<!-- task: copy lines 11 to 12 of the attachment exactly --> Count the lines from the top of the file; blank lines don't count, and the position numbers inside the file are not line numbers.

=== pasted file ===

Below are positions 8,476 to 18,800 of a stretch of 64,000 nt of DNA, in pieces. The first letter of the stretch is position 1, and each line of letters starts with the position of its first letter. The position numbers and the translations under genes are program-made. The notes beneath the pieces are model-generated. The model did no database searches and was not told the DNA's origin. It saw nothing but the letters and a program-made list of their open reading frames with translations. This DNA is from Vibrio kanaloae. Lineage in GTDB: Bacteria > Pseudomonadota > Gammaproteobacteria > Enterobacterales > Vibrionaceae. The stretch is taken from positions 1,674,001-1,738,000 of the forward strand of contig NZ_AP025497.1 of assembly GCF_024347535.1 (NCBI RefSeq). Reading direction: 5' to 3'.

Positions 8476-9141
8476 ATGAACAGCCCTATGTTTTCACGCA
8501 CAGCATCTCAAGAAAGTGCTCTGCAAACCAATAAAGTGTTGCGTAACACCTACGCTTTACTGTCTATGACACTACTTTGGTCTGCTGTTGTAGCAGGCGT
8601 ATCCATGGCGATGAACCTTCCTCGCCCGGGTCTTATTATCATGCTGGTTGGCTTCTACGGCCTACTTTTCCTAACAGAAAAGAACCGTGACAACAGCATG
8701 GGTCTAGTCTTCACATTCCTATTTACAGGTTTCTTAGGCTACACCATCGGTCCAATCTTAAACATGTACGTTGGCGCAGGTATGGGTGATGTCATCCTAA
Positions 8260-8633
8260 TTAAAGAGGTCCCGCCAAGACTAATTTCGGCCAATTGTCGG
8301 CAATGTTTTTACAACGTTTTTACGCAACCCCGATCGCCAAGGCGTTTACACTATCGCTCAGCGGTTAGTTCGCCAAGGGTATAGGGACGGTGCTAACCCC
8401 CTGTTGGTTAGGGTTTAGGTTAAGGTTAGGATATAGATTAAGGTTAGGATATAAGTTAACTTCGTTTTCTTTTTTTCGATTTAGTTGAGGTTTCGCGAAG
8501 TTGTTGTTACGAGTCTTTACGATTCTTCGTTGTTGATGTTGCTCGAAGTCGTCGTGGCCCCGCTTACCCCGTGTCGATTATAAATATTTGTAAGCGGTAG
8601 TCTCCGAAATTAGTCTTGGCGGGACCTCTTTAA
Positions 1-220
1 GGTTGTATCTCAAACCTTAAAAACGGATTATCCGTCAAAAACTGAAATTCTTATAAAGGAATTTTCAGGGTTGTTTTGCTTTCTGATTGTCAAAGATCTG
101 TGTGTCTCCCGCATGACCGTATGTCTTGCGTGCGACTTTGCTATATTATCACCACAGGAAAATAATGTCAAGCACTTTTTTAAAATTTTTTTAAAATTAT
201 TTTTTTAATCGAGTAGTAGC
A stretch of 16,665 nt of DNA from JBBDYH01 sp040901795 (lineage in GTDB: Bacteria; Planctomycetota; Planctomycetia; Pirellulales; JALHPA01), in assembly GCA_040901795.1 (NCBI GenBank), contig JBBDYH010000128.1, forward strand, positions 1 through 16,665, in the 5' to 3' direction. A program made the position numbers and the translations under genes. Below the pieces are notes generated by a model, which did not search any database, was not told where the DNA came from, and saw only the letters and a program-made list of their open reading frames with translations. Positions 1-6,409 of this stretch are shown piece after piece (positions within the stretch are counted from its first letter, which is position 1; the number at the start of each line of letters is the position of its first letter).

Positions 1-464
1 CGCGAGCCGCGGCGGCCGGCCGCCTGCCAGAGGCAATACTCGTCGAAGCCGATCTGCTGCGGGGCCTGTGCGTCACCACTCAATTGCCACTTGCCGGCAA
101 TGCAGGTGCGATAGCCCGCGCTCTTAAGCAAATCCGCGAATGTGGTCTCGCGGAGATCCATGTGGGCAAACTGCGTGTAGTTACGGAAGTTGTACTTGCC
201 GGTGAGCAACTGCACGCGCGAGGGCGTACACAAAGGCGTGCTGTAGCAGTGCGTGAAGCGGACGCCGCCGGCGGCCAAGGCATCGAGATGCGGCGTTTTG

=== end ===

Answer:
8501 TTGTTGTTACGAGTCTTTACGATTCTTCGTTGTTGATGTTGCTCGAAGTCGTCGTGGCCCCGCTTACCCCGTGTCGATTATAAATATTTGTAAGCGGTAG
8601 TCTCCGAAATTAGTCTTGGCGGGACCTCTTTAA